The University of Southampton’s Faculty of Engineering and the Environment has acquired a Sodick SLC600G wire EDM to help boost the capability of its main workshop. The machine replaces an ageing European model not only improving reliability, but reducing cycle times by as much as 30% in some instances.
The workshop comprises turning, milling, drilling, grinding, sawing, laser cutting, 3D printing and EDM capabilities, primarily to support third year undergraduate projects, but also Masters students during individual and group research projects, and PhD students and staff conducting research.
“Around a year ago we were becoming increasingly frustrated with our existing EDM, which was prone to frequent breakdowns,” explains Kevin Smith, Faculty Production Facilities Manager. “Seeking a replacement, we found Sodi-Tech on the internet and invited them to come and pitch, along with two other suppliers. However, when we met with Sodi-Tech and saw the breadth of parts that could be manufactured with the SLC600G, along with its ease of programming, our selection was made.”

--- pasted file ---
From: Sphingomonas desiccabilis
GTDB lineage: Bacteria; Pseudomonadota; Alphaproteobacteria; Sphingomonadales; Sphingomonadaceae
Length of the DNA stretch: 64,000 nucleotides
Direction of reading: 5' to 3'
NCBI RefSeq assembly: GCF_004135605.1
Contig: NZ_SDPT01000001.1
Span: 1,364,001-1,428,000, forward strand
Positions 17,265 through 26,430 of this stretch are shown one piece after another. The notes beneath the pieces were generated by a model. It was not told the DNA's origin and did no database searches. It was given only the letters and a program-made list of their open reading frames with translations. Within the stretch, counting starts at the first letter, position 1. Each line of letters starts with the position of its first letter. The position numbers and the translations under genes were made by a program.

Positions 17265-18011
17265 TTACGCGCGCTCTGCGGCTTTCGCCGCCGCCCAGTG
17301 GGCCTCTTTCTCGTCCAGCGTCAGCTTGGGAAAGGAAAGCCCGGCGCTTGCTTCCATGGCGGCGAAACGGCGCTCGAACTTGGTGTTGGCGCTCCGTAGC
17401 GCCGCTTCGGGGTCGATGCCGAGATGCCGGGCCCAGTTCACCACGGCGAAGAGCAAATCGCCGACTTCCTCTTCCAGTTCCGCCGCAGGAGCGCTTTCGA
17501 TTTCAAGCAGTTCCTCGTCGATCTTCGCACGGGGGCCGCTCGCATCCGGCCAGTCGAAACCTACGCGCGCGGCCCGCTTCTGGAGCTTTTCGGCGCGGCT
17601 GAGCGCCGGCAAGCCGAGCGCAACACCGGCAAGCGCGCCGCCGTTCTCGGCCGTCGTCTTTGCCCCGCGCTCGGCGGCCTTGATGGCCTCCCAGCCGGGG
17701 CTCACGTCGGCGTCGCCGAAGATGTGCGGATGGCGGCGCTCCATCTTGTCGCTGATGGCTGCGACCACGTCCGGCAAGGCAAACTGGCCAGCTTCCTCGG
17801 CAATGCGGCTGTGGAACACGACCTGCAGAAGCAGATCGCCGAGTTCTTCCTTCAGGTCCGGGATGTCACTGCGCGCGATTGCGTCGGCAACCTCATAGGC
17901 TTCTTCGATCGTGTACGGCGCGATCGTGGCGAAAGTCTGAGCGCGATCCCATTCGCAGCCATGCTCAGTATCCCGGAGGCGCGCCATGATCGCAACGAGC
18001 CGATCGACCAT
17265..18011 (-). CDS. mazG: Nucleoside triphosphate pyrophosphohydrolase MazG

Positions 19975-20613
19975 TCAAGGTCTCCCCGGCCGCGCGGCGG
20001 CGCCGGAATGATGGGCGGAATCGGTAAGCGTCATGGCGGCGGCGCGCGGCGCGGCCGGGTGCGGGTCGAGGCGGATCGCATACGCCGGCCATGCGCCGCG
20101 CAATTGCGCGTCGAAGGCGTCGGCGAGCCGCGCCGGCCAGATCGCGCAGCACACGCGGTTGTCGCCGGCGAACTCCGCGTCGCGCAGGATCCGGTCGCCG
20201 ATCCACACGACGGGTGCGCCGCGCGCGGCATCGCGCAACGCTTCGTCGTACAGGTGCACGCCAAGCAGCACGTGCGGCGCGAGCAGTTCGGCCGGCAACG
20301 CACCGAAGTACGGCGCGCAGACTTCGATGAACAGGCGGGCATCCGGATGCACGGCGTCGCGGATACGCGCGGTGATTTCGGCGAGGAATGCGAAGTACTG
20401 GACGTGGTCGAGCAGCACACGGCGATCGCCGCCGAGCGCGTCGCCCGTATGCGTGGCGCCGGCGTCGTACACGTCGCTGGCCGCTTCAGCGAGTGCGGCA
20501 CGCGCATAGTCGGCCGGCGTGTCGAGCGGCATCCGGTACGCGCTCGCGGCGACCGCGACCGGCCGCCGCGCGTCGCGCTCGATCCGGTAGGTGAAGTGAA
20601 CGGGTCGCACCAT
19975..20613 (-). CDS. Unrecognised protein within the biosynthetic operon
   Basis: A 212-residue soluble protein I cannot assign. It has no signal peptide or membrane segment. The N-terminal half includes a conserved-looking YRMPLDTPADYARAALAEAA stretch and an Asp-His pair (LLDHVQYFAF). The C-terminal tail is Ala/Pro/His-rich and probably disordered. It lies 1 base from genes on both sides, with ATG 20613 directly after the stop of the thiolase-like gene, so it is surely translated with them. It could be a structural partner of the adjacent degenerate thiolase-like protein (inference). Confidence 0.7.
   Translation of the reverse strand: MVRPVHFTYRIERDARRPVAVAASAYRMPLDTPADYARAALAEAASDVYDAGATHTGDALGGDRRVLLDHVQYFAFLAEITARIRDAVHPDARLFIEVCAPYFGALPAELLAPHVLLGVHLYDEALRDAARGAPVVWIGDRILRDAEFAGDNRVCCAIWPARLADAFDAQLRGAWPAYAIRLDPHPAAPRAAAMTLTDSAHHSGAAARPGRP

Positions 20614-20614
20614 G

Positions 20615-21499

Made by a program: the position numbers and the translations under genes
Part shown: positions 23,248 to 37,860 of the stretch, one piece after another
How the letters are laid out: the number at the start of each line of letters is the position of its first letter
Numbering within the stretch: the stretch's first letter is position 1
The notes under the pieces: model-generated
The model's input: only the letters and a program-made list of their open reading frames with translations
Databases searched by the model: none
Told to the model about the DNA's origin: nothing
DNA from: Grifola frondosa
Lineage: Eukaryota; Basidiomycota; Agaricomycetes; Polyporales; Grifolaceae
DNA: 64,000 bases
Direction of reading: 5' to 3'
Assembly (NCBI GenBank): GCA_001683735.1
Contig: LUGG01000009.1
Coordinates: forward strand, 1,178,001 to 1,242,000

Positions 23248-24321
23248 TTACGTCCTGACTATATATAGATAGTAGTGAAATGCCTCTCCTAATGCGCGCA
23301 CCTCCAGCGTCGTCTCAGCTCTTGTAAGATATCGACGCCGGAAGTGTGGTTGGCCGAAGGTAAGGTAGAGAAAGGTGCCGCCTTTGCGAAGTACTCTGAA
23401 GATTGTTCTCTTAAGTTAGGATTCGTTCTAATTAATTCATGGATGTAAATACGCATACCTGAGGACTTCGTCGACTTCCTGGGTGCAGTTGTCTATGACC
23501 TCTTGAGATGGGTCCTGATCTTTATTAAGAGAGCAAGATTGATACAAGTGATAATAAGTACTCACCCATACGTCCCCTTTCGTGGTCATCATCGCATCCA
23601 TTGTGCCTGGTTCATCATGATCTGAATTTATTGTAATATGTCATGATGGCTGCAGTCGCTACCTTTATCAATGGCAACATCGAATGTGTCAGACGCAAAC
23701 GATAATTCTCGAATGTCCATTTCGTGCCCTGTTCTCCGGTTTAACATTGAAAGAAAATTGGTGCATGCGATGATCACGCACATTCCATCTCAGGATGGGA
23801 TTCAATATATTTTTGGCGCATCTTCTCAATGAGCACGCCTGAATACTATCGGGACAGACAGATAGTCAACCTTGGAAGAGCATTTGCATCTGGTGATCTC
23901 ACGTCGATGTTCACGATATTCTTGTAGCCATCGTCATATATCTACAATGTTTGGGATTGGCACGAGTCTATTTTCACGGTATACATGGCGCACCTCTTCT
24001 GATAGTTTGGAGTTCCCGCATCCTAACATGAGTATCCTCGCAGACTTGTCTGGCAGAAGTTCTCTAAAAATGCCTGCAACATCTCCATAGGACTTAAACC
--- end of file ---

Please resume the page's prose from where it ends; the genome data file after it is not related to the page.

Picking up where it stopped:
Today, Mr Smith says the Sodick SLC600G is the hardest working machine in the workshop, even running overnight unattended on some occasions. One of the reasons for this high usage is the presence of a very busy materials testing facility at the faculty. The wire EDM proves ideal for producing test samples made from tough materials such as nickel-based alloys, as well as softer metals like aluminium.
“We’ve also cut gear shapes on the machine, which impressed me immensely,” says Mr Smith. “It’s great that we can now produce parts such as gears in-house rather than pay high rates for subcontracting.”